Figure 3: (a) Multiple pitted, acne-like scars on the back. (b-c) Multiple atrophic scars of the elbows.
Figure 4: Family pedigree.
Figure 5: Histopathological examination of the hyperpigmented macule on the axilla (a: H&E, 4×; b: 10×; c: 40×), revealing branched, elongated, and antler-like rete ridges, basal hyperpigmentation, and mild perivascular lymphocytic infiltrate.


DDD (OMIM #179850) is a genetic dermatosis manifesting with discrete, light brown or black, acquired macules arranged in a reticular form [7,8]. It usually appears first in the intertriginous areas, especially the axillae and groin, then progresses slowly [9]. In most reported cases, the involvement is of the face with acneiform pitted scars, usually located around the mouth [2,10,11]. In this case, most of the face was involved, the nose, paranasal areas, nasal bridge, forehead, and cheeks, while the perioral areas were spared. These manifestations were also observed by Gupta et al. [7] and Singh et al. [12]. This could be explained by a certain genetic mutation giving rise to this specific phenotypic expression.

DDD usually appears after puberty and, although inherited as autosomal dominant, females are more frequently affected [10,13]. In this family, the disease appeared at an age of fifteen years, thus an earlier onset may be determined by a specific mutation, although the disease was reported even in a newborn by Zuo et al. [10].

DDD results from mutations of more than one gene [3]. Such mutations affect keratin 5 (KRT5) and the POFUT1, POGLUT1, and PSENEN genes [4,9,14]. The PSENEN gene is linked to DDD associated with HS [14]. The POFUT1, POGLUT1, and PSENEN genes ameliorate the NOTCH signaling pathway, which is essential in keeping the integrity of the hair follicle sheath and other skin appendages [3,10,15,16]. It also plays an essential role in the maintenance of the homeostasis of cutaneous cells and controls the growth, maturation, and differentiation of keratinocytes and melanocytes [14].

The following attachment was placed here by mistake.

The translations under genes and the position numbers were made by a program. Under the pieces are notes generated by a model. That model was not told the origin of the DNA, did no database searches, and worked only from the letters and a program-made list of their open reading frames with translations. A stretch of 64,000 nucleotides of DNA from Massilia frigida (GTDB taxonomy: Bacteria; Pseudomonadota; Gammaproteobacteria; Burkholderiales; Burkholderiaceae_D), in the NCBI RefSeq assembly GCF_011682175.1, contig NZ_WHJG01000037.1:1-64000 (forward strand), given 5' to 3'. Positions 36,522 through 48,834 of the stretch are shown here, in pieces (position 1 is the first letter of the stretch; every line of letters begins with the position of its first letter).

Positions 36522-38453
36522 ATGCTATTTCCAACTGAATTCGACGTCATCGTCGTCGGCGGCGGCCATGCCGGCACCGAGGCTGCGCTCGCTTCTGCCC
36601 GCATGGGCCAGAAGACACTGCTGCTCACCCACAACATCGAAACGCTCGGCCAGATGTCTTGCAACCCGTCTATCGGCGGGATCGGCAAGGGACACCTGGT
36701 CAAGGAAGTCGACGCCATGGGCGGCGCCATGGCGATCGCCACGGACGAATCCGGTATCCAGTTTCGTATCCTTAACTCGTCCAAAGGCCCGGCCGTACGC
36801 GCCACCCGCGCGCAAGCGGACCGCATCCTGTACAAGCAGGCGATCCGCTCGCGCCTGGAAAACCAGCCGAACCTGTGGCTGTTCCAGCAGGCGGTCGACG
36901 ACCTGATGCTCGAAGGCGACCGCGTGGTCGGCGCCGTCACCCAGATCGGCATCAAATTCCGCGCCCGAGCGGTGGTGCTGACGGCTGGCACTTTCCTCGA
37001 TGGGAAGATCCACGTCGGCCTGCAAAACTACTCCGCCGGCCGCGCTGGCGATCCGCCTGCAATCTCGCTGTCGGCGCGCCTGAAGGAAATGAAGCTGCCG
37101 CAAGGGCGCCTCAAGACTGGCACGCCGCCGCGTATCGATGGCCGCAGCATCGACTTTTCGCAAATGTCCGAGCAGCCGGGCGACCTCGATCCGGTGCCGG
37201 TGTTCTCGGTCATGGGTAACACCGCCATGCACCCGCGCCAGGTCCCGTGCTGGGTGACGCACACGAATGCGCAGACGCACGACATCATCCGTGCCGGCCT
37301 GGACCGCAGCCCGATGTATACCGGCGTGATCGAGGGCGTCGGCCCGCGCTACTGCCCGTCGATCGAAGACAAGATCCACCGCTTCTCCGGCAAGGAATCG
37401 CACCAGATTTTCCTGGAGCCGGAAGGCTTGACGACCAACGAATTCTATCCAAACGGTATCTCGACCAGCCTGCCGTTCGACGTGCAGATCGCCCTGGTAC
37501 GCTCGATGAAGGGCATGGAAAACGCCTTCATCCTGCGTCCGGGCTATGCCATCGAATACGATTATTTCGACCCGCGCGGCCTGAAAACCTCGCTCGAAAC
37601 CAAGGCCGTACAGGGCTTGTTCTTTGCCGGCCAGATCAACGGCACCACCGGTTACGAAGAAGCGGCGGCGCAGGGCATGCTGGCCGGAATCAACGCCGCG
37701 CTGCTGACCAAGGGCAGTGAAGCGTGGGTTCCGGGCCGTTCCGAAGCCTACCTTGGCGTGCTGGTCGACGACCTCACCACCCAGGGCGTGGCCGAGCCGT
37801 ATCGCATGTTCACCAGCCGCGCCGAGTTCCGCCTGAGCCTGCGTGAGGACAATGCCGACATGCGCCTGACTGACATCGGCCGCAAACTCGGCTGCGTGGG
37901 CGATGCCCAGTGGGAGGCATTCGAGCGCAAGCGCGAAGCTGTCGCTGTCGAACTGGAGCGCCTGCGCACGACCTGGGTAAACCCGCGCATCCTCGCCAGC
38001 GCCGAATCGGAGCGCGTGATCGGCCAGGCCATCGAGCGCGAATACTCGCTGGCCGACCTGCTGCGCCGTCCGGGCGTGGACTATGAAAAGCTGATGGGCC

Numerous dermatoses are associated with DDD [57]. One of these is HS, in which the involvement of the follicular unite is an important step in its pathogenesis [4,5]. It has been found that defects in the NOCH signaling pathway lead to disturbances in epidermal and follicular maturation [17]. The POFUT1 and POGLUT1 genes play a role in the regulation of the NOTCH pathway [18]. Hence, interactions among these different pathways may result in the appearance of HS in this disease. In our case, there was the involvement of the back of the neck and scalp with multiple cysts and previous scars. As recently described by Eugenia et al., the involvement of the nape area in a patient with HS is more likely to be associated with DDD [19]. Some diseases ought to be differentiated from DDD, such as Haber’s syndrome, acanthosis nigricans, neurofibromatosis type 1, prurigo pigmentosa, Galli-Galli disease, and the follicular variant of DDD, reticulate acropigmentation of Kitamura, acropigmentation of Dohi, and dyschromatosis universalis hereditarian [8,11,13], yet clinical and histopathological criteria may exclude these dermatoses.

Numerous options are employed for the treatment of the disease, such as the depigmenting agents hydroquinone and retinoids. Also, laser is employed, such as Er: YAG, and a combination of Q-switched Nd: YAG and fractional CO2 lasers, yet these modalities produce limited effects [20].


As reported in the literature, DDD resembles a spectrum of diseases, not one single, with localized and generalized forms at the ends of the spectrum, in between numerous varieties and associations. An early-age onset, the involvement of the nape of the neck and the back of the scalp, sparing of the perioral areas in some members, and association with HS in others, require genetic studies to detect the underlying defects giving rise to the variable phenotypic expressions.


The examination of the patient was conducted according to the principles of the Declaration of Helsinki.

The authors certify that they have obtained all appropriate patient consent forms, in which the patients gave their consent for images and other clinical information to be included in the journal. The patients understand that their names and initials will not be published and due effort will be made to conceal their identity, but that anonymity cannot be guaranteed.


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Source of Support: Nil,

Conflict of Interest: The authors have no conflict of interest to declare.